By Chris Lane
By Jeff Balke
By Aaron Reiss
By Angelica Leicht
By Dianna Wray
By Aaron Reiss
By Camilo Smith
By Craig Malisow
In the 1960s, a second "volitional" prong was added to Texas law, absolving a defendant if he acted on an "irresistible impulse." But after the acquittal of John Hinckley for the attempted assassination of Ronald Reagan in 1982, more than 30 states, including Texas, eliminated that prong and tightened their insanity defense standards.
"Texas is one of the more restrictive definitions in the country," Udashen says. Periodically, the state legislature looks at changing the law to "guilty but insane" but has taken no action.
As Udashen and Darlina Crowder talked to Angel Diaz, they became convinced that insanity was his wife's only defense.
"On the other hand," Udashen says, "I knew what happened to Andrea Yates. That looked like a classic insanity case. And they lost. Lisa Diaz didn't have any of that. I knew it would be hard, but there was no other defense to raise."
Darlina Crowder took on the role Udashen had played years earlier, working with Diaz and other witnesses. Udashen focused on evidence and trial strategy. He had a risky decision to make: whether to use the videotapes of Diaz.
"If I decided not to use them, the jury wouldn't see them," Udashen says. "There was a lot of good stuff for me but also some bad things. In the first tape, she can answer questions. She doesn't seem insane." And on the last tape, when the questioner asks Diaz if she would have killed her children if a police office had been present, she answers no. That might indicate to the jury that Diaz knew what she'd done was wrong.
While Udashen struggled with those questions, he brought in psychiatrist Doyle Carson and clinical psychologist Rycke Marshall to probe more deeply inside Diaz's world.
Quizzing prospective jurors for the Lisa Diaz capital murder trial last August, Udashen and Darlina Crowder realized they were facing tough odds.
"People were saying, 'I would never find someone not guilty by reason of insanity if they killed their kids,' " Udashen says. "People didn't like the insanity defense. They didn't like psychiatrists and psychologists. They felt there were no standards." The judge excluded 40 of about 70 potential jurors for cause.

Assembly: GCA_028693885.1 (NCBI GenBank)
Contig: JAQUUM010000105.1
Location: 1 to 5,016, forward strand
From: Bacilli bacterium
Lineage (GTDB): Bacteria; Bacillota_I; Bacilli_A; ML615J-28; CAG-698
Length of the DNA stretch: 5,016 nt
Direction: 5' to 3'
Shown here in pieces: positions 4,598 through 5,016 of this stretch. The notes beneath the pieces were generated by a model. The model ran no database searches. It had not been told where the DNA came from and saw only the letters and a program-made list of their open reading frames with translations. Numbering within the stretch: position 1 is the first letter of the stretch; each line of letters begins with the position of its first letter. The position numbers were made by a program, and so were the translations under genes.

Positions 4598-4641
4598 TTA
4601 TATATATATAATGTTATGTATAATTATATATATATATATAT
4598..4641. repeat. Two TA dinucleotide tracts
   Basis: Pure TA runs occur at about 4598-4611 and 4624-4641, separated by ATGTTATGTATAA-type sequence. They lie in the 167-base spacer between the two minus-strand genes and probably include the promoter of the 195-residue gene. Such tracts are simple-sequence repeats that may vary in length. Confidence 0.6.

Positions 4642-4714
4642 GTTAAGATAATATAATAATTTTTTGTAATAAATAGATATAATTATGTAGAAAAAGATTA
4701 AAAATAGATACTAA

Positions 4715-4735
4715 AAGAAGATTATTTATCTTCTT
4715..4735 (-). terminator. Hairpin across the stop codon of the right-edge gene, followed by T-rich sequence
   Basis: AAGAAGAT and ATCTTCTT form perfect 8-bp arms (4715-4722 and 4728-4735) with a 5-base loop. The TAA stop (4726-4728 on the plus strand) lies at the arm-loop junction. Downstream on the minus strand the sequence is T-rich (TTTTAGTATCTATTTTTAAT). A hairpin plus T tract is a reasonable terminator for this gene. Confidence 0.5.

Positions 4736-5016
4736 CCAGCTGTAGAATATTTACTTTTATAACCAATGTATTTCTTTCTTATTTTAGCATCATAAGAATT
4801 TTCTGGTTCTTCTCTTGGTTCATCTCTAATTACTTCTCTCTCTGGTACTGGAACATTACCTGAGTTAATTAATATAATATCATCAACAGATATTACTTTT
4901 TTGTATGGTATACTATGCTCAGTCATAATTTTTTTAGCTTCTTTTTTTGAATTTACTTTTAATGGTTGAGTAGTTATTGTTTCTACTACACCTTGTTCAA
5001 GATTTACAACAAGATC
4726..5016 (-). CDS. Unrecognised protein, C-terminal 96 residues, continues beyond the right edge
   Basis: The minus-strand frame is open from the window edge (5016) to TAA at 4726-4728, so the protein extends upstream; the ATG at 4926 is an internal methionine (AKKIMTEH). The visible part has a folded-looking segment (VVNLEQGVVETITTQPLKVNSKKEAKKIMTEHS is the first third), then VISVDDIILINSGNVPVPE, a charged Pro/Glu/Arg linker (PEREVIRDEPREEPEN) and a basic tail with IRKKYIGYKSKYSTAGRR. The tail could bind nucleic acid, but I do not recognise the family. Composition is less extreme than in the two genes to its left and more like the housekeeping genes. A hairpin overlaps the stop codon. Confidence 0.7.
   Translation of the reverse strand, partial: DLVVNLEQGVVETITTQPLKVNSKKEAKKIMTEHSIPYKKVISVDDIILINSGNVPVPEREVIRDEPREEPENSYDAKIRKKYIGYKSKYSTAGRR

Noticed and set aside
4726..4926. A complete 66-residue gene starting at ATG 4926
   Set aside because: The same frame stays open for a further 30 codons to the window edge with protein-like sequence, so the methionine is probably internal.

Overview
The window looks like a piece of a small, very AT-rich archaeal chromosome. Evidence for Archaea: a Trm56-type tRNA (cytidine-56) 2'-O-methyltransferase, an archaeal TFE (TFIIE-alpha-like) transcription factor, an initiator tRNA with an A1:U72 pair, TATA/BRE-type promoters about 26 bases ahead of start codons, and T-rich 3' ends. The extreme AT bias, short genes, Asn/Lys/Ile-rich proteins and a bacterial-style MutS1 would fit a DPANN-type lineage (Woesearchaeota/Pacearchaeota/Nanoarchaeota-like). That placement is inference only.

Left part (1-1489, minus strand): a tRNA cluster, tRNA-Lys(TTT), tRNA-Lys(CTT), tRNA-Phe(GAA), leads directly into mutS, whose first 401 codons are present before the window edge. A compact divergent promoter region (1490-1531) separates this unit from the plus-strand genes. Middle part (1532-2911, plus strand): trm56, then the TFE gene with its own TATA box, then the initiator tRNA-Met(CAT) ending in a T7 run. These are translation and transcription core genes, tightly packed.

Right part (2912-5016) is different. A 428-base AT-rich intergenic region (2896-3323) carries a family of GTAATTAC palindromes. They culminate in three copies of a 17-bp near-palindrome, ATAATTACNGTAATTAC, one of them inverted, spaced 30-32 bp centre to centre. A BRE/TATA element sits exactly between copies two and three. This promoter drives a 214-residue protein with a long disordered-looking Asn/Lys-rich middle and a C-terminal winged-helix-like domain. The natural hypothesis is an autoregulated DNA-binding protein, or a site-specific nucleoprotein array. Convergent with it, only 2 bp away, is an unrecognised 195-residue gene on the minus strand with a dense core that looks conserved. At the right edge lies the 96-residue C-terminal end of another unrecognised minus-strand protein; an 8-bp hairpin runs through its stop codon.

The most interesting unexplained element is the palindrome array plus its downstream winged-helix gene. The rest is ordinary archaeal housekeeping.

Diaz had remained on and off suicide watch. In January, Carson began treating her with antipsychotic medications as well as antidepressants. Though Diaz showed some improvement, she remained paranoid and suicidal as the psychiatrist struggled to find the right treatment approach.
Carson says psychiatry used to regard psychotic delusions like Diaz's as psychologically based. He no longer believes that. "If someone is psychotic, I think it is a biological condition," Carson says. "I think it was a biochemical reaction operating inside of her. Things went awry somewhere in the central nervous system. I don't see people recovering from that kind of condition without medication."
Though the state wasn't seeking the death penalty, Diaz faced an automatic life sentence if convicted. Her psychotic fog had lifted enough for Diaz to contemplate her future. "She worried about ending up like Andrea Yates," Udashen says.
Udashen thought the surprising acquittal of Deanna Laney, whose Tyler trial in March 2004 was covered by Court TV, made his job harder. "I heard this from the jury panel: 'It's not right; she got off,' " Udashen says. "There's this backlash that I had to deal with."
The defense team's confidence went up right before trial when two experts appointed by the judge filed their reports, offering the same diagnosis as the four expert defense witnesses: Diaz, at the time of the crime, was suffering from severe depression with delusional psychosis.
Tests run by psychologist Robert Lovitt indicated Diaz wasn't "malingering," or exaggerating her mental illness. She scored a "0" on a test for psychopathic traits, "indicating that she is not a callous, uncaring, manipulative and impulsive individual." Lovitt's conclusion: "It is highly likely that she was out of control and not adequately aware of the nature and implications of her alleged homicidal behavior."
Udashen spent hours studying the Yates case. "Because she had a lot of psychiatric treatment, they had a lot of different doctors who weren't consistent, and it was confusing for the jury," Udashen says. "The doctors I hired and the doctors appointed by the court were all consistent."
The defense got its biggest shock as the trial opened: Collin County prosecutor Greg Davis opted at the last minute to try Diaz only for the murder of Briana -- meaning that if she was acquitted, Diaz could later be tried for Kamryn's death. It was the same strategy used in the Yates case.
Arguing that Diaz resented her husband and wanted to punish him, Davis called a paramedic and a nurse to testify about Diaz's demeanor after her arrest, attempting to show that she didn't meet the legal definition of insanity because she knew her actions were wrong. She didn't answer the door when her mother and Misty knocked. Diaz told Angel something "bad" had happened to the children. She told a jailer, "I'm so ashamed of what I did."
Subpoenaed by the prosecution to testify about going to her daughter's house that day and finding the doors locked and the blinds drawn, Cano painted Diaz's childhood in glowing terms.